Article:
29 C
City of Banjul
Tuesday, September 29, 2020

The rains and our markets

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The rains are here once again and our markets, especially in the urban areas, have become dirty and impassable.

During rainy seasons, our markets become so muddy that it becomes an uphill task to go through them.

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Considering the fact that the food we eat is sold at these places, and considering that most times the market women do not observe hygienic practices while selling their food items, there is always a fear and a possibility that it may pose a health hazard.

As the place turns muddy and buyers and sellers move around, the tendency of the mud spilling over to touch some food items – be it fish, meat or vegetables – is heightened.

This may not be good for the consumers but many would have no choice but to shop there anyway.

The municipal councils should work in collaboration with health and food authorities to ensure that they create a conducive environment for the buying and selling of food.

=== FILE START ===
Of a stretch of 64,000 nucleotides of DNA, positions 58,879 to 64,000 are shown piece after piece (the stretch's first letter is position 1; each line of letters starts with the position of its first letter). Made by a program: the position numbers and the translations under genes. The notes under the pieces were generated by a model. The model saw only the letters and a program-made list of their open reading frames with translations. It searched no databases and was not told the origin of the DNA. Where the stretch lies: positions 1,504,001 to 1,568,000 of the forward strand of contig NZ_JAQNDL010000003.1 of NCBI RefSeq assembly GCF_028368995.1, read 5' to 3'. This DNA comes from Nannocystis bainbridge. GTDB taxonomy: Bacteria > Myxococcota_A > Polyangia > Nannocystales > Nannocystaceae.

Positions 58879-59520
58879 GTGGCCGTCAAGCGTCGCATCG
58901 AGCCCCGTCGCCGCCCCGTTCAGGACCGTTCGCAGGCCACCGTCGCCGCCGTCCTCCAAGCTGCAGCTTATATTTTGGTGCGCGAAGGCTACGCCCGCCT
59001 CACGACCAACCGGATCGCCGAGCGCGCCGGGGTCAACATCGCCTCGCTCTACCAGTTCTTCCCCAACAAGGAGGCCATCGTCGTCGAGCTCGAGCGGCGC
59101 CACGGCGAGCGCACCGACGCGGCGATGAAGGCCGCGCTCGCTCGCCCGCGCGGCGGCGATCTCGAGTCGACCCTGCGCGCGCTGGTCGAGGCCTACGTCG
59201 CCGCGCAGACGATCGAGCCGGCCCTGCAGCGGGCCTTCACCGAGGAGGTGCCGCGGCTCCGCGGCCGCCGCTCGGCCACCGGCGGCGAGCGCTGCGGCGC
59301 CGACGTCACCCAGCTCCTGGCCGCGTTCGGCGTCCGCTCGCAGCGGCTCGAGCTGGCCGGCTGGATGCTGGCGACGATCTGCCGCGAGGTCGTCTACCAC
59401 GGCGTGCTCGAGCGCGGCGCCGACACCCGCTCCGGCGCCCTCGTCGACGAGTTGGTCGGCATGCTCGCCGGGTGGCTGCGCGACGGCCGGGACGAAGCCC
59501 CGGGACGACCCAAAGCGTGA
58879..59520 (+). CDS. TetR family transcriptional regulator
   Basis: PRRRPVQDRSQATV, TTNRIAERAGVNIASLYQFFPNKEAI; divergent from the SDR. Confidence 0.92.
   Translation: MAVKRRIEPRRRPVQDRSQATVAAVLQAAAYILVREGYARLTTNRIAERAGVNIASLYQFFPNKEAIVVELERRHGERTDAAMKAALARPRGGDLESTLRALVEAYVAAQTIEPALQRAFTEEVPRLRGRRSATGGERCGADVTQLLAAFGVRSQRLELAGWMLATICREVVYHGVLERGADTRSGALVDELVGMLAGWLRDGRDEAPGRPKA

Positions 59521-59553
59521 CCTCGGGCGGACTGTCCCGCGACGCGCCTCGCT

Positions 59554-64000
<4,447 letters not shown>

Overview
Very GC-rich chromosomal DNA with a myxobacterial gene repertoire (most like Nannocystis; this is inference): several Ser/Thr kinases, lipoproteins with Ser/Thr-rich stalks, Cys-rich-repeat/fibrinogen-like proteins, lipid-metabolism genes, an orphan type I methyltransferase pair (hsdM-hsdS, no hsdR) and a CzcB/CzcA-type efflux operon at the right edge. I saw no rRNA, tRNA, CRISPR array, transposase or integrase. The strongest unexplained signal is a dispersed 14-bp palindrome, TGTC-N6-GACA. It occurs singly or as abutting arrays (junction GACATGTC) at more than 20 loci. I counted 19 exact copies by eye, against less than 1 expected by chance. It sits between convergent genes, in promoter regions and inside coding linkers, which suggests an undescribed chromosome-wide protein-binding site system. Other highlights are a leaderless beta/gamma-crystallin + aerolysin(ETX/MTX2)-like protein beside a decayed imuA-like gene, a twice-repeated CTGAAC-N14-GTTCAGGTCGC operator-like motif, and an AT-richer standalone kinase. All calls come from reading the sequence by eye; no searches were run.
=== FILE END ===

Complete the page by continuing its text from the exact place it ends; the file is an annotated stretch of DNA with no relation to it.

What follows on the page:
This should be a collaborative effort as all these departments have a stake in the problem.

The tricky part is timing. What is the right time to embark on such works and what is the urgency?
Failing to plan, it is said, is planning to fail.

Thus, the authorities should have good plans in place and make sure that the work starts on time and is completed well before the rains begin.

We have only about three or four months of rain in this country and therefore the authorities have up to eight months to do the work on time.

If the work to maintain sanitary standards starts immediately after the rains, it would be completed in time for the next rains.

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